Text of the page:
What are SAIDs?
Systemic autoinflammatory diseases (SAIDs) are a group of conditions in which the immune system inappropriately triggers episodes of inflammation. SAIDs are rare, although many cases are probably not diagnosed.
Children develop SAIDs at different ages, from infancy to mid-childhood, depending on the type of SAID a child has. While some children have chronic SAIDs that last throughout their lifetimes, others outgrow their condition in a few years.
What is inflammation?
Inflammation is the body’s natural response to many stressors, including infections, trauma, and surgery. Signs of inflammation include fever, swelling, and redness. For instance, when you cut yourself, the area becomes warm, swollen, and red. This helps your body’s tissues heal, and the inflammation stops after healing has occurred. However, inflammation without any cause can lead to autoinflammation.
What are autoinflammatory diseases?
Autoinflammatory diseases are a newly recognized group of conditions in which the body’s immune system causes frequent, self-limiting, spontaneous episodes of inflammation and fever.
In contrast to autoimmune diseases, the defect in autoinflammatory diseases is in the first responder arm of the immune system (the innate immune system), and there are no self-reacting antibodies in the majority of patients. The defect triggers inappropriate activation of the normal inflammatory response or disables the body’s capability to shut down the normal inflammatory response.
It should be noted that some SAIDs can affect multiple branches of the immune system because of a broader inappropriate immune response. In that case, signs and symptoms of autoimmunity, allergy, and/or immunodeficiency can be present in one condition at the same time.
Are there different types of SAIDs?
There are many types of SAIDs. Some are caused by specific genetic mutations that trigger episodes of inflammation. Every year, mutations are discovered that cause SAIDs. However, in over half of patients with a SAID, a genetic cause cannot be found. These patients are thought to have SAIDs because of how the environment interacts with their genetic makeup or because of genetic mutations that we cannot identify.
In addition, other rheumatic and inflammatory diseases appear to behave very similarly to SAIDs. These diseases include systemic juvenile idiopathic arthritis (SJIA), Behcet’s disease, and chronic nonbacterial osteomyelitis/chronic recurrent multifocal osteomyelitis (CNO/CRMO).
Systemic Autoinflammatory Diseases (SAIDs) | Symptoms & Causes
What are the symptoms of SAIDs?
The primary sign that your child might have a SAID is recurrent episodes of unexplained fever, with or without other signs of inflammation, that recur in a very similar pattern in an otherwise well-appearing child.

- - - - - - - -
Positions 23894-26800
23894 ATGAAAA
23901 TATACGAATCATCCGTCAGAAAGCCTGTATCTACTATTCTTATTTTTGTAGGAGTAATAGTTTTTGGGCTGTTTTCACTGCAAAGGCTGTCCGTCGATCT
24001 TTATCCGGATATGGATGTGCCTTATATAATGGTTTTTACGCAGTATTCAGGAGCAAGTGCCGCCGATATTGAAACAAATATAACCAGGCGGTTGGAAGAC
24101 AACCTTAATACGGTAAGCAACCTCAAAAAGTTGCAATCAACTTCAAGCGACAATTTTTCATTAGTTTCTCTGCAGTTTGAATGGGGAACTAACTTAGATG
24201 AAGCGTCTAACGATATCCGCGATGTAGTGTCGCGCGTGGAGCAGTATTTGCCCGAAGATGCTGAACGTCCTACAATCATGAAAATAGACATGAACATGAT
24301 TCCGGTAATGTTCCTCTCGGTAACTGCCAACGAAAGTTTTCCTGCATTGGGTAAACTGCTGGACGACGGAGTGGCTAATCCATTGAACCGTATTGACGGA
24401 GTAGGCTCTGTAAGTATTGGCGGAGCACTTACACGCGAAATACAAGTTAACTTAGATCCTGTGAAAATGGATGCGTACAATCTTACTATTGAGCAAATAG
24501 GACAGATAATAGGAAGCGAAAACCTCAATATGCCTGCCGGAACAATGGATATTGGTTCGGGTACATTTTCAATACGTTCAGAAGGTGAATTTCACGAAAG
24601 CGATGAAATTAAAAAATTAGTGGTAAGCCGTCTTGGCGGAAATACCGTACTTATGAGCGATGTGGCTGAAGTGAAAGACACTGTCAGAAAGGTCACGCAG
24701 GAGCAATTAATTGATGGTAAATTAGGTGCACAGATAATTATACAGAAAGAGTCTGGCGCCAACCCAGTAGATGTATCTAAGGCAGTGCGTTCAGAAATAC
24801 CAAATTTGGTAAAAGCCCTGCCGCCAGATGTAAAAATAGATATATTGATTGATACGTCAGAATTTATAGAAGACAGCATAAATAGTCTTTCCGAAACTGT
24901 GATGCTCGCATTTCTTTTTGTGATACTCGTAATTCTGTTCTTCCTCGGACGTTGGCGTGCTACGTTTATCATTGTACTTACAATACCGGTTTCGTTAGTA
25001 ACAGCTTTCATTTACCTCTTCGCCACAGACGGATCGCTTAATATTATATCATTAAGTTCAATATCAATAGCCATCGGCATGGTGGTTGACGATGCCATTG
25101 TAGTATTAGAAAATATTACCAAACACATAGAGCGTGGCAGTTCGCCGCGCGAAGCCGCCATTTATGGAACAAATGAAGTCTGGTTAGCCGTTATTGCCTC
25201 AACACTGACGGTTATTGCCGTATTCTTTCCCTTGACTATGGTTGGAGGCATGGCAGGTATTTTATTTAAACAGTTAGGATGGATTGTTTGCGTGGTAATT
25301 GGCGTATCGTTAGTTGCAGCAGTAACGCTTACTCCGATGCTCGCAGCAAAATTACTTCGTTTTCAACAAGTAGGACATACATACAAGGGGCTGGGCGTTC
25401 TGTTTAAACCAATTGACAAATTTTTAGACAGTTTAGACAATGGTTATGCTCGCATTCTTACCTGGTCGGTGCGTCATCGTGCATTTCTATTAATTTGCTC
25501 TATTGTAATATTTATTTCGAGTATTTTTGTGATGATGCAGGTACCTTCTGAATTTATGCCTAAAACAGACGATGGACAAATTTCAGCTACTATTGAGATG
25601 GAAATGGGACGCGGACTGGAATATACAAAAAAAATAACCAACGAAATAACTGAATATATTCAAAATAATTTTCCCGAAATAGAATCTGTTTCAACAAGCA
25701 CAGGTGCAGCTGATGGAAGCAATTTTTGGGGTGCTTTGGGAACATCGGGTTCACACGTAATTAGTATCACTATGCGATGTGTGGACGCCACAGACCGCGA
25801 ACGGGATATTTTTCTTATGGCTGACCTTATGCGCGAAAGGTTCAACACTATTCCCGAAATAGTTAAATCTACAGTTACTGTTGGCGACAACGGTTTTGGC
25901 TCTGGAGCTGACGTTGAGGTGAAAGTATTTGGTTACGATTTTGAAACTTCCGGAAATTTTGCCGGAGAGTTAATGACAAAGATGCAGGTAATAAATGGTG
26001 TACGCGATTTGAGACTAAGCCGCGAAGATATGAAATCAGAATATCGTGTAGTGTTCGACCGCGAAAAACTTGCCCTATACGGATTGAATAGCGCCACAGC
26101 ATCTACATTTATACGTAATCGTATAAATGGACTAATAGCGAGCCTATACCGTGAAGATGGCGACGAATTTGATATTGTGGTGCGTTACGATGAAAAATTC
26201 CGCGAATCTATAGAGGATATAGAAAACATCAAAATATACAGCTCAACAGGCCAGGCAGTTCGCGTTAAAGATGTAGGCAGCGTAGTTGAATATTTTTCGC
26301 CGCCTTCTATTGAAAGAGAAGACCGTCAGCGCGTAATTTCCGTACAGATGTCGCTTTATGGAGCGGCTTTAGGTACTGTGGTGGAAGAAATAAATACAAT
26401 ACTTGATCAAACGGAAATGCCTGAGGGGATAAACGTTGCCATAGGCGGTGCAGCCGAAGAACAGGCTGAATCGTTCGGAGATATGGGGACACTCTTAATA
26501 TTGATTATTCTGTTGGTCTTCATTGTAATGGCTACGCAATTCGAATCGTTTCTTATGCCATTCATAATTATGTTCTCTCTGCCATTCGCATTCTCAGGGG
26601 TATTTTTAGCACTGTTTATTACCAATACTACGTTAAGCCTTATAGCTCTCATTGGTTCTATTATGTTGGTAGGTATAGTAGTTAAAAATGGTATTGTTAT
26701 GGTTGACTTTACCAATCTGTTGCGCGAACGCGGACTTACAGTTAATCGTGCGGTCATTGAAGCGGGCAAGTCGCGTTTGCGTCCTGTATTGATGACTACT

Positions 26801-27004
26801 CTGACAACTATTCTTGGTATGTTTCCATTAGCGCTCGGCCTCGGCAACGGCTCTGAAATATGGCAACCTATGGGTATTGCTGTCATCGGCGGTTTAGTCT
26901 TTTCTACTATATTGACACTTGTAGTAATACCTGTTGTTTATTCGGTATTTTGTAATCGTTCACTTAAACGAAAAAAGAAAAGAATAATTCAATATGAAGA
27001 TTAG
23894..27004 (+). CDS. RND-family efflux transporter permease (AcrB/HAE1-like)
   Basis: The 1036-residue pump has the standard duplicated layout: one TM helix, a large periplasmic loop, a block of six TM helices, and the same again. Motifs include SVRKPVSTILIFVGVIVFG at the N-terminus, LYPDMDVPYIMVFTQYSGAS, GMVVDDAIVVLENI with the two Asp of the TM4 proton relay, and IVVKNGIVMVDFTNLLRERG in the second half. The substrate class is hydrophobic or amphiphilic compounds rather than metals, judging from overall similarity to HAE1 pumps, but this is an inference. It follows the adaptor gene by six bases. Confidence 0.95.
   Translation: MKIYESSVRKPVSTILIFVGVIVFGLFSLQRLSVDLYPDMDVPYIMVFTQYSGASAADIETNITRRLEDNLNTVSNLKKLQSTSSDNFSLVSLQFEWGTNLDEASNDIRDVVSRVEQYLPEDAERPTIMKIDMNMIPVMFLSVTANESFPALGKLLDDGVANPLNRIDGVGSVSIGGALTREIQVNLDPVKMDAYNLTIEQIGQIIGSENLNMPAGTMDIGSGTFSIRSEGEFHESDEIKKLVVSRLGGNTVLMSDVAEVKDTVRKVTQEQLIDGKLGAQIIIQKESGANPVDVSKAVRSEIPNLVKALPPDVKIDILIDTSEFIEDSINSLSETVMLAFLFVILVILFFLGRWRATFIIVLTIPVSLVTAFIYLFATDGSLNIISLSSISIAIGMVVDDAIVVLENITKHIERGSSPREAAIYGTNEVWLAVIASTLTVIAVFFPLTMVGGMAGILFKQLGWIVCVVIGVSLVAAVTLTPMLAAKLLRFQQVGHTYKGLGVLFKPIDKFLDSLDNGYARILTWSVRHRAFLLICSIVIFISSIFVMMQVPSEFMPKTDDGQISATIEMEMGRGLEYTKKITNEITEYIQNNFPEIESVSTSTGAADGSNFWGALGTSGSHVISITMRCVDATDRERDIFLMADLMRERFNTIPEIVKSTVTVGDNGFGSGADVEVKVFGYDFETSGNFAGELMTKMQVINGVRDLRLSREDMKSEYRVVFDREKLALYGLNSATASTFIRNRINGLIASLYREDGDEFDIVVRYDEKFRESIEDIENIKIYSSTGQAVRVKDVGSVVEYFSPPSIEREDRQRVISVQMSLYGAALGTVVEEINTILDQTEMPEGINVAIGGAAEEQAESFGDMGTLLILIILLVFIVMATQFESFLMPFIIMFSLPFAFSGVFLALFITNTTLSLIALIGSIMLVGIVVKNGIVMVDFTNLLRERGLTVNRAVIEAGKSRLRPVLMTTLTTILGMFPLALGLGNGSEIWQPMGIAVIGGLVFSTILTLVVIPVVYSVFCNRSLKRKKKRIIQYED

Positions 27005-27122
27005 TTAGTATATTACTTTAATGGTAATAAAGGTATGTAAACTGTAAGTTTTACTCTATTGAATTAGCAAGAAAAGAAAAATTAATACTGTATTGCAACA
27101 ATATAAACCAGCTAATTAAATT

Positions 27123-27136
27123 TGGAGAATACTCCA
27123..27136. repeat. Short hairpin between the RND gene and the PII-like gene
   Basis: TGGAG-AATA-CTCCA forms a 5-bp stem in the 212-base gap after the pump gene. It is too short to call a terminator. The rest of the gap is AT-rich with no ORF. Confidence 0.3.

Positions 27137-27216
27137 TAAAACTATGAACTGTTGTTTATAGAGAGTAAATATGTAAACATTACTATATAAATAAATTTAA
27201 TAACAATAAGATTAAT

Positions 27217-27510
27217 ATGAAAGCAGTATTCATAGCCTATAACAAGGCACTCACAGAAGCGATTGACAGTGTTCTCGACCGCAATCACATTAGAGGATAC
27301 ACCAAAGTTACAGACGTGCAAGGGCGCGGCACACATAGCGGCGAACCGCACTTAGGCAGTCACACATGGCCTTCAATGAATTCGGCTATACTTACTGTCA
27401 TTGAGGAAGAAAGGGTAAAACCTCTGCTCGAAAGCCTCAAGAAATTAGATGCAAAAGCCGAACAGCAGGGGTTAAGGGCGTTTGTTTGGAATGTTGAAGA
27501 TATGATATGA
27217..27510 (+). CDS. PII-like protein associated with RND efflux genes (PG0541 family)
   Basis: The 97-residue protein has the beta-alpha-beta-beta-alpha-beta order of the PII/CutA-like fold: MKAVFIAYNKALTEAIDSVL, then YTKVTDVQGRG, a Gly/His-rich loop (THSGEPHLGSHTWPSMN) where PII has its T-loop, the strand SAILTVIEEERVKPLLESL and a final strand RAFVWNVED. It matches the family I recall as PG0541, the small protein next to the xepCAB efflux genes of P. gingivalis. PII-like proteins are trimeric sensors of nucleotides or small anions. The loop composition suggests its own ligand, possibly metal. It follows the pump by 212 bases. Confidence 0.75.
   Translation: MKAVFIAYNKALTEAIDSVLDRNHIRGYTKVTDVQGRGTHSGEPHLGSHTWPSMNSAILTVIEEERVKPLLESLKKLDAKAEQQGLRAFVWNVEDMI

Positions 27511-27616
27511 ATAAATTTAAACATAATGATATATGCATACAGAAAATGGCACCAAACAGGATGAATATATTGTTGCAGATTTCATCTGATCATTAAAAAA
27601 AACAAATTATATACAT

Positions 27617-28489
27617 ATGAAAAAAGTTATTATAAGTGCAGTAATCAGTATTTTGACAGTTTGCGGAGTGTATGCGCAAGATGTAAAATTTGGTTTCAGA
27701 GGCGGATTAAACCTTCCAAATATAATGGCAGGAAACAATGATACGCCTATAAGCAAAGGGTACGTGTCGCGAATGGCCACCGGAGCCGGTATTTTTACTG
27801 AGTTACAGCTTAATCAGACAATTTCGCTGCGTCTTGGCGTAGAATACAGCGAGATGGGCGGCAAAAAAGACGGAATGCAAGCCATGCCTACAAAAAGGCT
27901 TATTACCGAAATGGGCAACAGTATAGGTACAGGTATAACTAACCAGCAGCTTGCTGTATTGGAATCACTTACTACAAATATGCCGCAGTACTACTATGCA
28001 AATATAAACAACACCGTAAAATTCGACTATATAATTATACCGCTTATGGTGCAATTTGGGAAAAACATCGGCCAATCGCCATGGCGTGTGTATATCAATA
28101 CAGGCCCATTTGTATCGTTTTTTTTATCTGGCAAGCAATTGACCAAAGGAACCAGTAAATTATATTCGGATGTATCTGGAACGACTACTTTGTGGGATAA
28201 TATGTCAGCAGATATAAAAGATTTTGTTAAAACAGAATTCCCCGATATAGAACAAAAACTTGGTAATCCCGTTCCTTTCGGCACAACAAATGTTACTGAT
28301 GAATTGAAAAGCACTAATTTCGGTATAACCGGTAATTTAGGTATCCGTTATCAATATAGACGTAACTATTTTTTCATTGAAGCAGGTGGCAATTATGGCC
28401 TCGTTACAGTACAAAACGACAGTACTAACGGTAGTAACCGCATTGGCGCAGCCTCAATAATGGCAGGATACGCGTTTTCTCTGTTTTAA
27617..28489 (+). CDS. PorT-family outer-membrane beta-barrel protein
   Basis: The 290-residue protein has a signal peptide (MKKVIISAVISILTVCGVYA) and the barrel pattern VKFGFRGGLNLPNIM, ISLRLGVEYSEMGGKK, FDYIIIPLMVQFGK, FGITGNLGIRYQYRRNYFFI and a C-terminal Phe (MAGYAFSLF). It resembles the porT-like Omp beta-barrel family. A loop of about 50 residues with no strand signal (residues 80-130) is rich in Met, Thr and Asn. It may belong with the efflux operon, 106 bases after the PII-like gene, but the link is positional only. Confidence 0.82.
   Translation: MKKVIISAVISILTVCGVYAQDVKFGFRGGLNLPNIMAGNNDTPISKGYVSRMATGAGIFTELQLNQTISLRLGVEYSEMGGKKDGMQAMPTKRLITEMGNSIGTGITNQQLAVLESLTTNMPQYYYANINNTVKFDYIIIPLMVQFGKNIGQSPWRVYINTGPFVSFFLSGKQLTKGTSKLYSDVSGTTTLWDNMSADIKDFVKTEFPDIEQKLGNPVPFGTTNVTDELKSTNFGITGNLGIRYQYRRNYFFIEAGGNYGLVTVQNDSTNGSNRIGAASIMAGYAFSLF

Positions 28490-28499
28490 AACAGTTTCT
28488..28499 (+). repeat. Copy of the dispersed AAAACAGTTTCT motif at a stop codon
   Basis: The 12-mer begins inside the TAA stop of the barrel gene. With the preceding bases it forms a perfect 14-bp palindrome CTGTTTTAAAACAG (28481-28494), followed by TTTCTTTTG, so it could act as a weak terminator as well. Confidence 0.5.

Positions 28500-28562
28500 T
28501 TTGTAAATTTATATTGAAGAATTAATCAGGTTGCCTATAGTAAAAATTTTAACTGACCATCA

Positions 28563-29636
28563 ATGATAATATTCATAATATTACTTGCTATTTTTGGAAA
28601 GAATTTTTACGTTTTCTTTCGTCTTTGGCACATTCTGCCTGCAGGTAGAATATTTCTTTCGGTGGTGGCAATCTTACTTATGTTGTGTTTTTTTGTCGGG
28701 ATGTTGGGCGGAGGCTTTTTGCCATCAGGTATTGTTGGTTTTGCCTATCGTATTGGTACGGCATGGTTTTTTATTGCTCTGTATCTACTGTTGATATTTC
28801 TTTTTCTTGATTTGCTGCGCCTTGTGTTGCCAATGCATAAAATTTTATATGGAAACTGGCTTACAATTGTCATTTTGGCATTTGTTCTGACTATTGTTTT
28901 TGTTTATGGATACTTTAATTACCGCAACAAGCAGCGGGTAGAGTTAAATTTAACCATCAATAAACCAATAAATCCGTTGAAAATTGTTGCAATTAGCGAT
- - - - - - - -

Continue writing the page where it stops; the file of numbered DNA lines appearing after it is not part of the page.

Symptoms during flares may include:
- sore throat
- mouth sores
- abdominal pain
- chest pain
- swollen glands
- joint and muscle pain
Most children with SAIDs don’t have any symptoms between episodes, and their symptoms will usually be similar from one episode to the next. Unlike most infectious diseases, when a child with a SAID is ill, the rest of the family is usually well.
What causes SAIDs?
Some SAIDs have a genetic basis, meaning they are inherited from one or both parents. Sometimes children acquire new genetic mutations that are not seen in either parent. In some children, the cause of SAIDs is unknown.
In general, episodes of inflammation occur when the immune system reacts to a perceived danger, creating the same reaction as when faced with an infection or injury, but in the absence of a cause.
Systemic Autoinflammatory Diseases (SAIDs) | Diagnosis & Treatments
How are SAIDs diagnosed?
In most patients, the first step of diagnosing a SAID is ruling out other conditions, such as recurrent viral infections, that could be causing your child’s recurring fevers. This process may include blood and urine testing, both when your child is well and when they have a disease flare. Genetic testing is available for some of these syndromes, although it is not helpful in diagnosing many cases.
It will take a few months — sometimes a few years — of monitoring to diagnose a SAID. Even then, many patients remain under the category of “undifferentiated SAID,” meaning they do not fit within a specific diagnosis. Fortunately, it is still possible to manage these patients effectively.
How are SAIDs treated?
The majority of SAIDs are treatable. Most of the time, SAIDs are managed with close monitoring and medications to minimize flares, control inflammation, and prevent long-term complications.
A better understanding of the underlying cause of some SAIDs has brought about newer treatment options that get to the root cause of the problem.
Your child’s treatment will depend on the type of SAID they have and the stage of the condition. Treatment may include:
What is the long-term outlook for a child with SAIDs?
Earlier recognition of SAIDs and the availability of new medications have made the long-term outlook of children with SAIDs bright. It’s possible your child’s SAID will eventually go away on its own, usually in three to five years, without long-term complications. However, SAID can be a life-long problem. If left untreated, it can cause health complications in the future. Complications can include kidney disease and meningitis. In our Autoinflammatory Disease Clinic, our goal is to rapidly diagnose and treat your child’s SAID in order to reduce or eliminate the chance of long-term complications.
What is the role of complementary and alternative medicine in the treatment of SAIDs?
Treatment options that aren’t part of conventional medicine are generally known as alternative or complementary medicine. They include treatments like acupuncture and special diets or dietary supplements. Although no diet or supplement has been clinically shown to help treat or prevent SAIDs, some people seem to benefit from these interventions.
For many children with SAIDs, some episodes may be triggered by emotional stress, for instance, the start of a new school year, birthday parties, trips, vacations, or holidays. Stress management such as breathing exercises, mindful meditation, acupuncture, biofeedback, and cognitive-behavioral therapy may help prevent episodes from occurring.
While some alternative techniques may help decrease the frequency or severity of flares, they often work best when combined with traditional treatments and medication. If you’re interested in exploring an alternative treatment for SAIDs, be sure to talk it over with your child’s doctor first. If they agree that it may have value and is not harmful, always keep your doctor informed of methods being used.